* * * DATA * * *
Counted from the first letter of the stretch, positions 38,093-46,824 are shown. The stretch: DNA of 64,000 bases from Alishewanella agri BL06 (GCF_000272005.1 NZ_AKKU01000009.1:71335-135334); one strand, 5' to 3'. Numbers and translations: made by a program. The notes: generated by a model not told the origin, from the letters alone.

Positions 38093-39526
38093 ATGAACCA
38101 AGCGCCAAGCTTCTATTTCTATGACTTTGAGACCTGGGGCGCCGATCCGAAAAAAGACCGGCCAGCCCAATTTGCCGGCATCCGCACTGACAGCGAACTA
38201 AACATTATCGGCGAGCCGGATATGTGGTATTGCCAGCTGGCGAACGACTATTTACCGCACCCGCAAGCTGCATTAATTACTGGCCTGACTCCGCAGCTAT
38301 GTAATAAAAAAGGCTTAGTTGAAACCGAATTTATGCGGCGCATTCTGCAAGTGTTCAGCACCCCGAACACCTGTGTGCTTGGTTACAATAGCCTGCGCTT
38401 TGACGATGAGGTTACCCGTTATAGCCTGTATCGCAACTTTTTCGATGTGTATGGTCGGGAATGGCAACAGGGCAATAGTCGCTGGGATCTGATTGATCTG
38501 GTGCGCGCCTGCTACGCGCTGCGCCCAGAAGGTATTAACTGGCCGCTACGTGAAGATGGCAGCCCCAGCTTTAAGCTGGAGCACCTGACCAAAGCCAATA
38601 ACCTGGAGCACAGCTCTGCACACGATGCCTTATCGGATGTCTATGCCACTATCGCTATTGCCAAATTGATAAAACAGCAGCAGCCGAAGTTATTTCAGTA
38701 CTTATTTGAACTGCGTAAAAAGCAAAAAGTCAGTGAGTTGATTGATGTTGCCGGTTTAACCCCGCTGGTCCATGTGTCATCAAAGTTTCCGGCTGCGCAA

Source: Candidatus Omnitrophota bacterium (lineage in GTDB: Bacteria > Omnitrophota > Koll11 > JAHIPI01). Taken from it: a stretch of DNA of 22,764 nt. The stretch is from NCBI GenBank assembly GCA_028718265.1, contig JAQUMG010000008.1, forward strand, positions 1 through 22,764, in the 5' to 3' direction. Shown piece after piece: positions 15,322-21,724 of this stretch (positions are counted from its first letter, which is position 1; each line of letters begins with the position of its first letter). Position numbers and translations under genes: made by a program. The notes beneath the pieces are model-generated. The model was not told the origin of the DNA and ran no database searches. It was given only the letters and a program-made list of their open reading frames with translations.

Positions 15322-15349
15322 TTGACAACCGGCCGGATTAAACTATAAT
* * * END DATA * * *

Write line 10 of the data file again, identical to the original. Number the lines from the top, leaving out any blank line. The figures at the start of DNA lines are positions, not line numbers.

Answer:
38701 CTTATTTGAACTGCGTAAAAAGCAAAAAGTCAGTGAGTTGATTGATGTTGCCGGTTTAACCCCGCTGGTCCATGTGTCATCAAAGTTTCCGGCTGCGCAA